These popcorn balls are super gooey and sticky.  Beware if you have loose fillings because this caramel will certainly remove them for you. 

2 bags microwave popcorn (I like Pop Secret Homestyle)

2 ounces pecan halves

1 – 2.5 ounce bag crispy apple chips (I found Seneca brand in my grocer’s produce section)

4 ounces butter

1 cup light brown sugar

1/2 cup light corn syrup

2/3 cup sweetened condensed milk

1/2 teaspoon instant coffee granules, crushed to a powder with the back of a spoon

Pop popcorn according to package directions; carefully open popped corn and pour in a large bowl. Shake bowl to force all of the unpopped kernels to the bottom. Transfer popped kernels to another large bowl that has been lightly sprayed with non-stick cooking spray. Discard unpopped kernels and old maids.  Set popcorn aside to cool.

Place pecan halves in a non-stick frying pan set over medium heat; dry toast pecans until they are a golden brown and aroma is released; transfer to a plate to cool. Coarsely chop the nuts; set aside.

Melt butter in a large saucepan over medium high heat. Add the brown sugar, corn syrup, condensed and instant coffee granules. While stirring constantly, bring the mixture to a bowl. Add a candy thermometer to the pot and cook until it reads 230 degrees (for softer which I prefer) or 235 degrees (for harder) while continuing to stir constantly.

Carefully drizzle about 1/2 of the hot toffee mixture over the top of the popcorn. Sprinkle 1/2 of the nuts and apple chips over the top of the caramel. With two large spoons that have been sprayed with nonstick cooking spray, toss the popcorn to work the bottom kernels to the top. Drizzle the remaining caramel on top of the popcorn followed by the remaining nuts and apple chips; toss again to coat as much of the popcorn as possible.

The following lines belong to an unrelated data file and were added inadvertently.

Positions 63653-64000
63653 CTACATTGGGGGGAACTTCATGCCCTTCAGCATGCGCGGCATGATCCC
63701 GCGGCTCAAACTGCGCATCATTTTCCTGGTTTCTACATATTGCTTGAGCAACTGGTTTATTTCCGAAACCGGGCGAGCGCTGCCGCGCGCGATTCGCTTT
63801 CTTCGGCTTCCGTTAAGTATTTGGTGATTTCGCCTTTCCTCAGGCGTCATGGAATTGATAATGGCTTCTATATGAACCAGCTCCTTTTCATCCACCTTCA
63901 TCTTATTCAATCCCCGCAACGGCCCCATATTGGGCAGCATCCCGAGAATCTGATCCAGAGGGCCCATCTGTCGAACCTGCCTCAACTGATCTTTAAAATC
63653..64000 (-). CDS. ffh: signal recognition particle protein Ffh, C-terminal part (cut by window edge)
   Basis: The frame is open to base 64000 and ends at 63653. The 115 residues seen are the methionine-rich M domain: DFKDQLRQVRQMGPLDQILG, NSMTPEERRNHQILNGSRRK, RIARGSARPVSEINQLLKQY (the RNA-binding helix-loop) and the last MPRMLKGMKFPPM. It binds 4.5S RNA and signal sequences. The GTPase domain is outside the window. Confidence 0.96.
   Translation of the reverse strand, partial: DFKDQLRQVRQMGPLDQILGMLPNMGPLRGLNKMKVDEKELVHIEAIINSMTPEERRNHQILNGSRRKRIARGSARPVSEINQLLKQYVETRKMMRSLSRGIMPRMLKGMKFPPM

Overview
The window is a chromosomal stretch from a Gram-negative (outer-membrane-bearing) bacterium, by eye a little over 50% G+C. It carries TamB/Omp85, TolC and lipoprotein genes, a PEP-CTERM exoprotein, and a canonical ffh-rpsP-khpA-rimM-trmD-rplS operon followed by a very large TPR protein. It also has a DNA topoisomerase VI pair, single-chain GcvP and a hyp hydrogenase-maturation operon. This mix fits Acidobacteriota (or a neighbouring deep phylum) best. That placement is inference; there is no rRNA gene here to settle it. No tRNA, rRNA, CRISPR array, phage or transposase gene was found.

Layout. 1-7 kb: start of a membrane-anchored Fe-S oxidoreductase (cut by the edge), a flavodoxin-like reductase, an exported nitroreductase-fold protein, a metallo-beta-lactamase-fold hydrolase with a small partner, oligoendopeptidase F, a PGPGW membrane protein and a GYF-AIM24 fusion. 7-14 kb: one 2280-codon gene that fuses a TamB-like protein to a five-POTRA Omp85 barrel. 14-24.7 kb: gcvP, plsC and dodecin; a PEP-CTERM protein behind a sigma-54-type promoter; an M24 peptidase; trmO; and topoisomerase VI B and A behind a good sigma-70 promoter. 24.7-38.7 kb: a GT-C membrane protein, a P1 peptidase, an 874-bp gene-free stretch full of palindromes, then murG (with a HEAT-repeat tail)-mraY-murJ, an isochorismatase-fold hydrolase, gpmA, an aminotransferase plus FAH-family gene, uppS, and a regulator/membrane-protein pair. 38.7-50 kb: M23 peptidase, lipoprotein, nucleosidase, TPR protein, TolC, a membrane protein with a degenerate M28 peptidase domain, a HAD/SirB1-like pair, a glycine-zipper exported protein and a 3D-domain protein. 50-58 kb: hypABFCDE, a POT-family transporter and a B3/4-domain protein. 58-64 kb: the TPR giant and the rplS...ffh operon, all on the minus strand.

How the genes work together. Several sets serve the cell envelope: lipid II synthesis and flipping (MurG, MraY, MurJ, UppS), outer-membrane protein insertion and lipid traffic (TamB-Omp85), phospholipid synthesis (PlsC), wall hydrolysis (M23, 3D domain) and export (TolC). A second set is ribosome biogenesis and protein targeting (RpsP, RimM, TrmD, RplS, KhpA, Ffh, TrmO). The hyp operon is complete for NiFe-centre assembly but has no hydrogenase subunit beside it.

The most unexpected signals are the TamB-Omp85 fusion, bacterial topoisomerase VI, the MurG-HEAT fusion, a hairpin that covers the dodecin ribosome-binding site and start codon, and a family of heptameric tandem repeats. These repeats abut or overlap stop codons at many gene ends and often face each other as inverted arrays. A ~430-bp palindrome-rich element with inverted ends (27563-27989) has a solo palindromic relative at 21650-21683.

Now, here’s the tricky part. You have to form the balls while the caramel is still warm but, not so hot that your hands burst into flames. I burn my hands EVERYTIME that I make these, so you might want to get the burn cream ready or just have caramel corn and not form the balls at all. It’s up to you. If you are going to form balls, you might want to use plastic gloves that have been sprayed with non-stick spray or I have seen where people cover their hands in plastic bags.

If you are going to form the balls, grab a small handful and press gently and firmly between your cupped hands to make the balls. I like to make them on the smaller side so they are easier to eat. Let cool and store in an air tight container.